the algorithm of decimal<->binary conversion

Discussion in 'C Programming' started by Mars, Feb 20, 2005.

  1. Mars

    Mars Guest

    I'm writing a program for listing all binary numbers of the same length
    with the same number of 1s.

    e.g.
    0011
    0101
    0110
    1001
    1010
    1100

    my algorithm is as follows...
    0. use a formula to calculate the number of numbers
    1. temp=1; outputed=0;
    2. count from 1 to 2 to the power of the required length
    2.1 convert temp to a binary number in a char[]
    2.1.1 temp/2 get remainder
    2.1.2 blah blah blah.........
    2.1.2.1 if no. of 1s == required no., output+1, printf
    2.2 temp+1;
    2.3 if output>=the value calculated, break

    it works perfectly...
    but it seems too slow even when calculating binary numbers of length 20...
    (as this is a program for the demo online acm contest, time limit is set...)

    how can I make it more efficient????


    Thx~~~~



    Mars.
    Mars, Feb 20, 2005
    #1
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  2. Mars

    infobahn Guest

    Mars wrote:
    >
    > I'm writing a program for listing all binary numbers of the same length
    > with the same number of 1s.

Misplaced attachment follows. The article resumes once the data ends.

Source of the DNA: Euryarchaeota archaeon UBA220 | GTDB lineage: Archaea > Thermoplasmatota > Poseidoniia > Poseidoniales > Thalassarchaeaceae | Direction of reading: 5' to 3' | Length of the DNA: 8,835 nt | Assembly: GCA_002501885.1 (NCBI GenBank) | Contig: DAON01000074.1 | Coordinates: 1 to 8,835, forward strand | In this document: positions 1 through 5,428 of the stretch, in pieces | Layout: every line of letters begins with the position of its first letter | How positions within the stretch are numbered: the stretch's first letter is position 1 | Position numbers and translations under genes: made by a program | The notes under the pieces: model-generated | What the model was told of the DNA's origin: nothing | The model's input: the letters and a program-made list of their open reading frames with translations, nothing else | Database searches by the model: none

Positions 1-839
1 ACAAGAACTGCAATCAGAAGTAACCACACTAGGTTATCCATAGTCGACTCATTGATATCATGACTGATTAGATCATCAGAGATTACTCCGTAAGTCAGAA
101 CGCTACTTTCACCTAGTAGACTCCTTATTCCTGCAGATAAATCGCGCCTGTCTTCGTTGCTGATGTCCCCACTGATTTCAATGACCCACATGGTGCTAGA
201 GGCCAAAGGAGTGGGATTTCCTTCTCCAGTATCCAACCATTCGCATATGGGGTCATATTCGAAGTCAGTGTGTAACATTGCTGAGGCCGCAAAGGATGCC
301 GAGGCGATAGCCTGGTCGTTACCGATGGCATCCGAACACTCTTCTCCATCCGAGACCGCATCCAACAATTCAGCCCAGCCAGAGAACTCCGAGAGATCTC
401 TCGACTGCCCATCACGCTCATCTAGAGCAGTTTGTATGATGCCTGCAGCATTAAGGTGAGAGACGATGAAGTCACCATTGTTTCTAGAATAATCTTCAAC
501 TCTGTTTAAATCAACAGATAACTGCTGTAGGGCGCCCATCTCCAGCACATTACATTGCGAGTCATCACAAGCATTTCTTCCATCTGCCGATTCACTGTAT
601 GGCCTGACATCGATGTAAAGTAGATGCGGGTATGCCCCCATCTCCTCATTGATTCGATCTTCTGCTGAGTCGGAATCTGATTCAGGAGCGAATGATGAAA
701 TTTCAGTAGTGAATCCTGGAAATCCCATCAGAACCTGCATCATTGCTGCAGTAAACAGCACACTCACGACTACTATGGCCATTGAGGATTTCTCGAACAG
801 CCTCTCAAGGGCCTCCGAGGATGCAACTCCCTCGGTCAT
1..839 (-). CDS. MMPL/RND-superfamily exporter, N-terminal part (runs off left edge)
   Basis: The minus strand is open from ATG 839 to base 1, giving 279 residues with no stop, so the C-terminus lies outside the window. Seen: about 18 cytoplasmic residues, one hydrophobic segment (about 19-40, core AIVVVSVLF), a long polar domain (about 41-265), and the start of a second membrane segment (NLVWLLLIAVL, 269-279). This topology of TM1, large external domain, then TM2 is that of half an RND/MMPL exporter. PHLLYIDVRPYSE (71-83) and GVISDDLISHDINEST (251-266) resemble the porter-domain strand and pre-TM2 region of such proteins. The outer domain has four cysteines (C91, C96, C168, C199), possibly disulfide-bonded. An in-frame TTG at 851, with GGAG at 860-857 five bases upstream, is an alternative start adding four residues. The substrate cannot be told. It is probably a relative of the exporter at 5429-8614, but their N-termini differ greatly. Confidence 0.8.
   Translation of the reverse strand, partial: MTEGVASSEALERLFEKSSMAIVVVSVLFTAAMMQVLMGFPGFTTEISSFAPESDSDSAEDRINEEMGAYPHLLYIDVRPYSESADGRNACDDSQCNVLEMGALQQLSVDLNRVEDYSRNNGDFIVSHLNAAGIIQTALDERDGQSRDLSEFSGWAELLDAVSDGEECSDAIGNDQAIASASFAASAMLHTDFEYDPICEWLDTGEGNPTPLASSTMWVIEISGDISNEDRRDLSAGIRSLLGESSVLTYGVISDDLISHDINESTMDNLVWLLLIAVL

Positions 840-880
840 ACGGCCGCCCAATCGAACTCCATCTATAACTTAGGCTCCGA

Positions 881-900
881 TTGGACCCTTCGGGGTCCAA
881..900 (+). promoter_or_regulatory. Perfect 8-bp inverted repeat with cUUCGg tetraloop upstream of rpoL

>

    <snip>
    >
    > it works perfectly...
    > but it seems too slow even when calculating binary numbers of length 20...
    > (as this is a program for the demo online acm contest, time limit is set...)
    >
    > how can I make it more efficient????


    Make sure you are using an efficient algorithm.
    Use a profiler to identify the principal bottleneck.
    Rewrite the bottleneck code.
    Iterate until fast enough.
    infobahn, Feb 20, 2005
    #2
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  3. Mars

    Mars Guest

    infobahn mentioned:
    > Mars wrote:
    >
    >>I'm writing a program for listing all binary numbers of the same length
    >>with the same number of 1s.
    >>

    >
    > <snip>
    >
    >>it works perfectly...
    >>but it seems too slow even when calculating binary numbers of length 20...
    >>(as this is a program for the demo online acm contest, time limit is set...)
    >>
    >>how can I make it more efficient????

    >
    >
    > Make sure you are using an efficient algorithm.
    > Use a profiler to identify the principal bottleneck.
    > Rewrite the bottleneck code.
    > Iterate until fast enough.




    ummm....
    is this good enough??



    typedef struct